In numerous discussions since then, the points raised by communists and their friends hope to move the discussion from the specific reform plans proposed by the bosses to the context of system-wide crisis that spawned these reforms. These discussions are urgent because capitalism cannot be reformed — it must be destroyed and replaced with a system run for and by the working class of the entire world. As we deepen our understanding and win more friends, we can also develop plans for even more militant actions, like walk-outs in schools or occupations of school board offices, which would help us learn even more and become better fighters for revolution.

The rulers’ plans depend on racist and fascist attacks on working-class people. But the rulers sometimes underestimate the power of the working class to learn from experience and from communist leadership — even in a short reform battle that likely cannot be won. This power of the working class is also very weakly understood by the workers themselves nowadays. But participating in these battles and making friends for the lifetime battle for communist revolution strengthens our class’ understanding of its power and the ability of PL to grow and guide the working class to revolution.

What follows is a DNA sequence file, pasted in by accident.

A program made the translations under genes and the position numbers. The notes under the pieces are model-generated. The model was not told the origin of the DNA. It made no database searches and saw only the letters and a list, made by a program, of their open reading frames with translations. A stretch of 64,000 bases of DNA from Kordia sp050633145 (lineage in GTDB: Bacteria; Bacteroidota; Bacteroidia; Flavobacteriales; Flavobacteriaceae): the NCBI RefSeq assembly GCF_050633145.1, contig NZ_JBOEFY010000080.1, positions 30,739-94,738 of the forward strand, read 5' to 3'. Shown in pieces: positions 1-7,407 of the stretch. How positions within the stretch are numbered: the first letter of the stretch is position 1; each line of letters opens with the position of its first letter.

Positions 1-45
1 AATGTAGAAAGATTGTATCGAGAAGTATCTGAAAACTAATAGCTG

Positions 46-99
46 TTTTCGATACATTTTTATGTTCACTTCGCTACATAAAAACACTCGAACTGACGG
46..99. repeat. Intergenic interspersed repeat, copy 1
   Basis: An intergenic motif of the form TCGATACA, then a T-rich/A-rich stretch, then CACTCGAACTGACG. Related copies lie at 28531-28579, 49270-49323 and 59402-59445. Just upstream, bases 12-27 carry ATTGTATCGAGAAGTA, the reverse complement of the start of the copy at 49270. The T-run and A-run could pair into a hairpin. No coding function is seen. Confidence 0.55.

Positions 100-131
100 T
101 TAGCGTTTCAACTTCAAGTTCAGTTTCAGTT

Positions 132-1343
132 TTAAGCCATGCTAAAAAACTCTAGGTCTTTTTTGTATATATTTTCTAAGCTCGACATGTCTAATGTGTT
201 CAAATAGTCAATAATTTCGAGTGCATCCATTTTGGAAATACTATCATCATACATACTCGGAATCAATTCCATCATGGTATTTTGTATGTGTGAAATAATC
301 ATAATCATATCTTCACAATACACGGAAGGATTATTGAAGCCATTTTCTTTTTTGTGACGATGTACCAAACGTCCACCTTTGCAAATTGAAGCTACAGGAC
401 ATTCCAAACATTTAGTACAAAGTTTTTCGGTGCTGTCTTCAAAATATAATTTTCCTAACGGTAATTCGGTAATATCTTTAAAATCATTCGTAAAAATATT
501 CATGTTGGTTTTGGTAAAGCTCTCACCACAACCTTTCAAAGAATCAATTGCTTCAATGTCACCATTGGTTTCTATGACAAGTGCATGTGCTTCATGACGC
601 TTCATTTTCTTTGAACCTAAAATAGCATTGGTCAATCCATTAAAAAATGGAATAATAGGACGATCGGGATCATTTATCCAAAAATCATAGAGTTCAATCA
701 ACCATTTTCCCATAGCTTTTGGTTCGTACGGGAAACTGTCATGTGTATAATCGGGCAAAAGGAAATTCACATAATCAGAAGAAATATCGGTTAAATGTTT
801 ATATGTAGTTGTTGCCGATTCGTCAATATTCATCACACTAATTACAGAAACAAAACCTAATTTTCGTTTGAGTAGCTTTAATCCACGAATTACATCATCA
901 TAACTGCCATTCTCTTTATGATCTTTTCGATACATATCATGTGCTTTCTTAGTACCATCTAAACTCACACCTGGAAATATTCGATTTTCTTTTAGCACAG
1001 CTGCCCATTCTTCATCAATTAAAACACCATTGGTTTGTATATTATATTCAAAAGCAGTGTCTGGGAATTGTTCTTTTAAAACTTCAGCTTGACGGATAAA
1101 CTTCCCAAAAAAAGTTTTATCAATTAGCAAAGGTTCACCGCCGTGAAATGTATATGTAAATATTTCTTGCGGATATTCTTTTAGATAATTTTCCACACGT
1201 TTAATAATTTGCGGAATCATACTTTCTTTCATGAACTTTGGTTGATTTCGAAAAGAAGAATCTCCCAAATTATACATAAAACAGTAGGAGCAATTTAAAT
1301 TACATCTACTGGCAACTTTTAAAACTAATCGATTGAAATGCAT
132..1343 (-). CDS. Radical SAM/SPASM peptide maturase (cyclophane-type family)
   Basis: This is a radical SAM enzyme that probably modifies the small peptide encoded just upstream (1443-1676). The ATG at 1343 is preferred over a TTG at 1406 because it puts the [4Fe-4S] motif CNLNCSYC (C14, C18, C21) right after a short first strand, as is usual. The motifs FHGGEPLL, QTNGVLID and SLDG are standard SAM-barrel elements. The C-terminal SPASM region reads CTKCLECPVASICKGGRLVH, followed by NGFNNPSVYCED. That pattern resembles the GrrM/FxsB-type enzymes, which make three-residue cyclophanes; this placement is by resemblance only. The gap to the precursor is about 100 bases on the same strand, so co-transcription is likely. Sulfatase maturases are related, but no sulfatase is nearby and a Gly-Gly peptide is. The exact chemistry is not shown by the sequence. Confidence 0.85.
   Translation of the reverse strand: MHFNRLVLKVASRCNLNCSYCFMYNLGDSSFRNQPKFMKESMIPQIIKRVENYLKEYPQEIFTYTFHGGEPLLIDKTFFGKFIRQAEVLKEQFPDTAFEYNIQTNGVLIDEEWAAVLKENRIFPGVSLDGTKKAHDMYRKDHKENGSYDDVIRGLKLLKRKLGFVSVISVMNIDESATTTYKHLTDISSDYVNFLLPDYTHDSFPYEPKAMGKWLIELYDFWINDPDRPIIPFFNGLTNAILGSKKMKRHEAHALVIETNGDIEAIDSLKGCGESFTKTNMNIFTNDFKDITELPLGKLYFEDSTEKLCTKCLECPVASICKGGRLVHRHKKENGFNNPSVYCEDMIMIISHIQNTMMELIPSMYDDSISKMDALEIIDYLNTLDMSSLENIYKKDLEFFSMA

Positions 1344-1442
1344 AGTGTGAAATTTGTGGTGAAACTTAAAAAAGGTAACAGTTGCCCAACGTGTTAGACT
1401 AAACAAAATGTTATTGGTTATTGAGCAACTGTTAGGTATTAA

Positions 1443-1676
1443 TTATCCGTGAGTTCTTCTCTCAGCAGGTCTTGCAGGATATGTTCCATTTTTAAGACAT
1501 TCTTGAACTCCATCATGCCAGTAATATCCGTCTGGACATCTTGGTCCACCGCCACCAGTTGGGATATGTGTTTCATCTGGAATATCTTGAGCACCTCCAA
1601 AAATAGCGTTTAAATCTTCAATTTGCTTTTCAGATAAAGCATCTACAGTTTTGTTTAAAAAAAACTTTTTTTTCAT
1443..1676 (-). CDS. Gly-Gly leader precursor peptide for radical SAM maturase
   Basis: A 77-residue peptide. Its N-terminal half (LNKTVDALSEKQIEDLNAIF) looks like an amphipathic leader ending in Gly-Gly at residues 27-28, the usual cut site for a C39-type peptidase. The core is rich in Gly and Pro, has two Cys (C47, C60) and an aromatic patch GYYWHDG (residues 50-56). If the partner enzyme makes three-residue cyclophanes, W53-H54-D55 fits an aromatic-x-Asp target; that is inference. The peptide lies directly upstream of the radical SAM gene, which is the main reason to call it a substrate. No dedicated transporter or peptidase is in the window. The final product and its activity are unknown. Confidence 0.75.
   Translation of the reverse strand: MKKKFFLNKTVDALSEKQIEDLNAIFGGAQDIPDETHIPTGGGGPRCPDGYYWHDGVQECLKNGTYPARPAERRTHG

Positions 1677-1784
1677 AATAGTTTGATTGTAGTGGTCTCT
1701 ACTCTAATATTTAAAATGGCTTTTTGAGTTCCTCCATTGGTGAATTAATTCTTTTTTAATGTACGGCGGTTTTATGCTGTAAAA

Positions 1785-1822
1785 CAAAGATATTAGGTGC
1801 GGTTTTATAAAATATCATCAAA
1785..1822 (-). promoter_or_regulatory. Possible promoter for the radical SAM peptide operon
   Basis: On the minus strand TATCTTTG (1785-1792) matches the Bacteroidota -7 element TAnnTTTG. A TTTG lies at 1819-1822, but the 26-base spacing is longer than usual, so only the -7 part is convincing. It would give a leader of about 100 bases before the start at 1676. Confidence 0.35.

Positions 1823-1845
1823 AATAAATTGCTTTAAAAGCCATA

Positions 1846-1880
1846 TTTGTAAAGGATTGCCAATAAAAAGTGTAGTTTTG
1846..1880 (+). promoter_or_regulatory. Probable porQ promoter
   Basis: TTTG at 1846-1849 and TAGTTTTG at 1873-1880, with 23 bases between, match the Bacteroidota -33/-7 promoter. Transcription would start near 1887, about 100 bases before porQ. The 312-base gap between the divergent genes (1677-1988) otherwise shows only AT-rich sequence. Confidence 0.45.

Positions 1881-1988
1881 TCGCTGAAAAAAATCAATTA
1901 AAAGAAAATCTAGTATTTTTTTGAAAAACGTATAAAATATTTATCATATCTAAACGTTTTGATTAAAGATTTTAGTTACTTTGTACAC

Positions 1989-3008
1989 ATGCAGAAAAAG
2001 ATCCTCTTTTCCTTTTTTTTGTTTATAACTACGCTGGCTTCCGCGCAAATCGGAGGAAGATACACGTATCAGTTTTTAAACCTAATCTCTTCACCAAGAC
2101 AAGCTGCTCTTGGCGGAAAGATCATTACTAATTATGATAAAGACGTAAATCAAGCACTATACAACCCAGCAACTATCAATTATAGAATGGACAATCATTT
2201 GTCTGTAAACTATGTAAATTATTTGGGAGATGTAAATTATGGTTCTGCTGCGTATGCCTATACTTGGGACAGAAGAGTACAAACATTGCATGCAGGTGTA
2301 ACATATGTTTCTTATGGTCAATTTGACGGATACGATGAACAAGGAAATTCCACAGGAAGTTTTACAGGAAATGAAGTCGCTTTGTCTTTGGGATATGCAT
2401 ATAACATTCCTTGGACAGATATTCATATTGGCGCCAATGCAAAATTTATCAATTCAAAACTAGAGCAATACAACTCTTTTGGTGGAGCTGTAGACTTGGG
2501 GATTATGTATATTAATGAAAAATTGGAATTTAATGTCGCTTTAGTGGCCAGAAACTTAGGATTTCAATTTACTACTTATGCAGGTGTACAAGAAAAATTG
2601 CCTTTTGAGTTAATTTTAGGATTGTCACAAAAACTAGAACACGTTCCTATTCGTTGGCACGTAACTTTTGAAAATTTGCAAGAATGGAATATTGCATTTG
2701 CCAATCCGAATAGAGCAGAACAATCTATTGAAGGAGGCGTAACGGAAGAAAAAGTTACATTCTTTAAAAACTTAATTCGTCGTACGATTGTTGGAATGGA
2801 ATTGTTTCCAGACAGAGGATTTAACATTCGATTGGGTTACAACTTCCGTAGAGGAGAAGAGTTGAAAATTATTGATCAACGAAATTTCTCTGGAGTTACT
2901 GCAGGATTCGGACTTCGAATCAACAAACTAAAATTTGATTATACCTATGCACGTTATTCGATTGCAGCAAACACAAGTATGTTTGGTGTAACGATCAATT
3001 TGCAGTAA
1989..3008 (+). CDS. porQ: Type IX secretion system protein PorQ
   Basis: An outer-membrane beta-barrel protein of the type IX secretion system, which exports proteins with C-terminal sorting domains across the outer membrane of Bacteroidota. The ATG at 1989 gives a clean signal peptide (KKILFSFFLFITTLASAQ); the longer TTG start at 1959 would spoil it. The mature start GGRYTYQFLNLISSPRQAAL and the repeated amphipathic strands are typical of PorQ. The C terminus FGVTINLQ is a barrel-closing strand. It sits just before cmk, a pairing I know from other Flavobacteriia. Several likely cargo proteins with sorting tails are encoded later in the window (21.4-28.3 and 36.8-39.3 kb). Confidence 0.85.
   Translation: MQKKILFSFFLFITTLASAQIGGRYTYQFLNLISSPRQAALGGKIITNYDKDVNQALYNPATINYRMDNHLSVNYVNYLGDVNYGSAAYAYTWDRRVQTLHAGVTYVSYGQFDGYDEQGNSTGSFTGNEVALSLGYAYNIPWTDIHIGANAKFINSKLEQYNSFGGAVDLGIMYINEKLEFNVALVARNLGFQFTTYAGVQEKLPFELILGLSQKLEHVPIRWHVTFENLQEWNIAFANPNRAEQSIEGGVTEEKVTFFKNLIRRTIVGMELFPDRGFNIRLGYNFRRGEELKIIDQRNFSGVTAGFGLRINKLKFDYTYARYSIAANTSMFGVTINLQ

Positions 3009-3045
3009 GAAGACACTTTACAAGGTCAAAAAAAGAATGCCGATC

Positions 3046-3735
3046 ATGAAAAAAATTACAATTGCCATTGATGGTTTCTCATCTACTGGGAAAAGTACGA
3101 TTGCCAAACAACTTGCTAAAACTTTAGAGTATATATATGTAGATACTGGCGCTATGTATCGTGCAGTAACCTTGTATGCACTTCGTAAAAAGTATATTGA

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LA School Compact ‘Racist attack on students…’

LOS ANGELES, September 22 — An emergency informational teachers’ union meeting here discussed a proposed “Compact” between the union, the LA Chamber of Commerce, the Mayor, the Universities and the Schools Board. If this “Compact” passes, the union leadership will be enforcing the education reform agenda of the main section of the ruling class to reorganize schools on the cheap for the bosses.

The Compact would expand so-called peer review, determine No Child Left Behind intervention, expand charter and “iDesign” schools (where the teachers partner with a corporation to compete with charters and end up unwittingly helping do the bosses’ job for them). The goal is to make the school system cheaper and more adept at teaching minimum levels of math and English with lots of patriotism so students join the military and/or work in war plants for low wages.

When a comrade roundly condemned the Compact, he was heartily applauded by the teachers. He declared: “I’m a communist, not a democrat or a socialist. Socialists can’t make up their minds. This LA Compact that our leadership has brought us is a racist attack on our students. The fact that this union’s leadership would work with the Mayor, the School Board and the Chamber of Commerce on this should tell us it’s not in our interests.

“This Compact comes in the context of capitalist crisis and widening war. It represents a fascist reorganization of public education to meet the needs of the rulers, not our students. Fascism comes through dividing the working class and attacking one section more fiercely, and through racism. Our students are mainly black and Latino. The bosses are cutting education and health budgets but not the war budget. We must fight these attacks, including those on substitute teachers, with a united strike.”